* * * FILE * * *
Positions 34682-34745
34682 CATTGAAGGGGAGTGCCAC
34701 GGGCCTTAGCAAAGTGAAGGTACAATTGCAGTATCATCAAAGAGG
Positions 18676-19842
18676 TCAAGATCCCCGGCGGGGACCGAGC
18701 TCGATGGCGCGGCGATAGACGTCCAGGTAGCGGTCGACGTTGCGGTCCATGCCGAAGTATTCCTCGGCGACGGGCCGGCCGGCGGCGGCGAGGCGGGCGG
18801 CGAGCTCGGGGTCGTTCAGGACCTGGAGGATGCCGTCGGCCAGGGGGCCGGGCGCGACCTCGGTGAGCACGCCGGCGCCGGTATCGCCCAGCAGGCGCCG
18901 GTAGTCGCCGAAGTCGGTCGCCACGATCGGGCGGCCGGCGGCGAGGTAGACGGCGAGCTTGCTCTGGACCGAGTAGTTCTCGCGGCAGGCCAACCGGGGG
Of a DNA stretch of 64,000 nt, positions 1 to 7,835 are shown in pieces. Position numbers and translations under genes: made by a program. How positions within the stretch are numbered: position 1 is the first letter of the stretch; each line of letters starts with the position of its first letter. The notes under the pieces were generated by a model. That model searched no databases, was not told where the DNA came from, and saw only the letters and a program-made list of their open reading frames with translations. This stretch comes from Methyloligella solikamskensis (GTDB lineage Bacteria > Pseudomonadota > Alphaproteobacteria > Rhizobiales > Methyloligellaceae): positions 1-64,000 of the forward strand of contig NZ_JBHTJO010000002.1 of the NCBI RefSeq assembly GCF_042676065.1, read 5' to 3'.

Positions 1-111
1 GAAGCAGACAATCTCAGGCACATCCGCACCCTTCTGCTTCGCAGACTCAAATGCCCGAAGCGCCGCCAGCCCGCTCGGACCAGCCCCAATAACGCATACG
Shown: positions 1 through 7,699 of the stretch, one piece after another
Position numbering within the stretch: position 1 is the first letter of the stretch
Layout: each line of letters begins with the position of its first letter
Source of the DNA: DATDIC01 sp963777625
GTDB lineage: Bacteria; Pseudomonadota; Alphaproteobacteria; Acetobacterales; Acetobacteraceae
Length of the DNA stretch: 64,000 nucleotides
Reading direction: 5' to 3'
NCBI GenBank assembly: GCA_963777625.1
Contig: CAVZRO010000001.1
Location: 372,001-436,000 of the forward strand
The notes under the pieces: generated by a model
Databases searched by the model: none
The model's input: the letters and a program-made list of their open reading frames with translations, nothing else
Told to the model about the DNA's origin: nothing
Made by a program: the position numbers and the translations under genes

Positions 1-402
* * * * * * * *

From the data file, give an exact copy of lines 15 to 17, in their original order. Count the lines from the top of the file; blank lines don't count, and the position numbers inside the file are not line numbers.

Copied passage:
Source of the DNA: DATDIC01 sp963777625
GTDB lineage: Bacteria; Pseudomonadota; Alphaproteobacteria; Acetobacterales; Acetobacteraceae
Length of the DNA stretch: 64,000 nucleotides